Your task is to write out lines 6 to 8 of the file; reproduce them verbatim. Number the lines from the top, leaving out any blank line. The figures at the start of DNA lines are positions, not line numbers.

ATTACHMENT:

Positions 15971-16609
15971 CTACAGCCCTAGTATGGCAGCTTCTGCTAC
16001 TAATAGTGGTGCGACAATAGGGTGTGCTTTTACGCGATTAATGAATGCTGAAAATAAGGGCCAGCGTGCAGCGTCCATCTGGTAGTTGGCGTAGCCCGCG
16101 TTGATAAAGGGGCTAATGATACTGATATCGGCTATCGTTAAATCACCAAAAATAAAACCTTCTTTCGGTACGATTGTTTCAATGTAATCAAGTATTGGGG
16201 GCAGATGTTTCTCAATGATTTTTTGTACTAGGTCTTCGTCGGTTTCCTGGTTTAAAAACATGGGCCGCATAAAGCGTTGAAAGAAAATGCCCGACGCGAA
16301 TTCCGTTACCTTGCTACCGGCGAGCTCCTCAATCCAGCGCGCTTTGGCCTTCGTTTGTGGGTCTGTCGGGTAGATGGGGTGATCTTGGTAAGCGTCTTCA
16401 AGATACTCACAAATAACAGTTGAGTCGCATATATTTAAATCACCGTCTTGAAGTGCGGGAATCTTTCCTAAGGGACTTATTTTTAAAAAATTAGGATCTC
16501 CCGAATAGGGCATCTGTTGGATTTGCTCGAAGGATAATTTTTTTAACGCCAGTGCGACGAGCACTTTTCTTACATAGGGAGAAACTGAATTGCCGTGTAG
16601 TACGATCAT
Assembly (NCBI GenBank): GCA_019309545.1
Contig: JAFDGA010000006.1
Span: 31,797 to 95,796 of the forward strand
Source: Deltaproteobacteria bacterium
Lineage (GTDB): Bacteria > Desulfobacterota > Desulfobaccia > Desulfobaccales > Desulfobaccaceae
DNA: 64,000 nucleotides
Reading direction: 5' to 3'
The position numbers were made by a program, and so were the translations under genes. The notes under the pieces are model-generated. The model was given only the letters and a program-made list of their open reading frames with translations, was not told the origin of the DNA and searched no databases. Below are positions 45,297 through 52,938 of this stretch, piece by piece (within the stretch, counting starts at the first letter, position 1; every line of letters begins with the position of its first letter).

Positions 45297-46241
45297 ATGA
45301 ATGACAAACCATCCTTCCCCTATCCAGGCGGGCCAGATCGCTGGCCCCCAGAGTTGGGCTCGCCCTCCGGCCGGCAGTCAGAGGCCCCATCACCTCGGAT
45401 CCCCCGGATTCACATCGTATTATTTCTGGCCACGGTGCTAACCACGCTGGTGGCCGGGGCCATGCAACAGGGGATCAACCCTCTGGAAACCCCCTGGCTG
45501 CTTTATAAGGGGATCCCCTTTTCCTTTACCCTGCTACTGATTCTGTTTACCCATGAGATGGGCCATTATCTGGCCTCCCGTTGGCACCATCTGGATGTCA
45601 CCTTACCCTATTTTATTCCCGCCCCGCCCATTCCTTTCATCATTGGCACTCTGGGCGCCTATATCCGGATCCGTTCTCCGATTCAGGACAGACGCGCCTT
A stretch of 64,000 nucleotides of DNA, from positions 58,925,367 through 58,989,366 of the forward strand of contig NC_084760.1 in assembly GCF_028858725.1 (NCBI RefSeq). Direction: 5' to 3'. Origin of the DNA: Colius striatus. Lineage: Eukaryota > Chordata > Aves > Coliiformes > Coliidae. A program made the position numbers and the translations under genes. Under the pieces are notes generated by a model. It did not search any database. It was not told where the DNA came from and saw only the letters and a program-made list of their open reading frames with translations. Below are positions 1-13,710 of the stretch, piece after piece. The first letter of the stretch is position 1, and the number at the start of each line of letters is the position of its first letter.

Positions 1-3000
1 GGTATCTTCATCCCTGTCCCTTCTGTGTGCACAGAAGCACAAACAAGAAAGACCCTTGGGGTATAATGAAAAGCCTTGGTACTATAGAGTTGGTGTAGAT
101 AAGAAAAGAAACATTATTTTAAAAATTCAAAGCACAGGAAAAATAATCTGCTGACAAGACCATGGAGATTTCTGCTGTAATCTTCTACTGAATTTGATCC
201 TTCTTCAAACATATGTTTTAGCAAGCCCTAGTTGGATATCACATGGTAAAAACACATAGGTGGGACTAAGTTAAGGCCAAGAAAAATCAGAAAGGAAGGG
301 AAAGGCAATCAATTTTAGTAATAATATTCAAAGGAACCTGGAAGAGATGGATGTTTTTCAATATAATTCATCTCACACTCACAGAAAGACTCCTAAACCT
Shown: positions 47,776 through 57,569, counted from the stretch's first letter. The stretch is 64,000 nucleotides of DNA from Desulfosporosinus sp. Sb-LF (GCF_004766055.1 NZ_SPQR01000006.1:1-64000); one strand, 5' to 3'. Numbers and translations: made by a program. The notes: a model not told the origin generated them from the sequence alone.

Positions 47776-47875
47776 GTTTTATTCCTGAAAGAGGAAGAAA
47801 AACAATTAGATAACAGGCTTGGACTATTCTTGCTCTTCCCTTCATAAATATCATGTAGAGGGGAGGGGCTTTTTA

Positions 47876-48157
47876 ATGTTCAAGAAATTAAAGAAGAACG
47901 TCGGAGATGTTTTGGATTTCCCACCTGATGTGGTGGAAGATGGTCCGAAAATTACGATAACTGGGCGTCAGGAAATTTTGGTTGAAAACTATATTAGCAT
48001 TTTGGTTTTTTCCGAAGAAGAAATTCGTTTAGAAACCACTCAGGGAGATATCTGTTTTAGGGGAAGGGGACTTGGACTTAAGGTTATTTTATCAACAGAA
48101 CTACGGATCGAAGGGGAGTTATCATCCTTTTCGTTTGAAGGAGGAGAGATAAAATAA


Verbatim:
16301 TTCCGTTACCTTGCTACCGGCGAGCTCCTCAATCCAGCGCGCTTTGGCCTTCGTTTGTGGGTCTGTCGGGTAGATGGGGTGATCTTGGTAAGCGTCTTCA
16401 AGATACTCACAAATAACAGTTGAGTCGCATATATTTAAATCACCGTCTTGAAGTGCGGGAATCTTTCCTAAGGGACTTATTTTTAAAAAATTAGGATCTC
16501 CCGAATAGGGCATCTGTTGGATTTGCTCGAAGGATAATTTTTTTAACGCCAGTGCGACGAGCACTTTTCTTACATAGGGAGAAACTGAATTGCCGTGTAG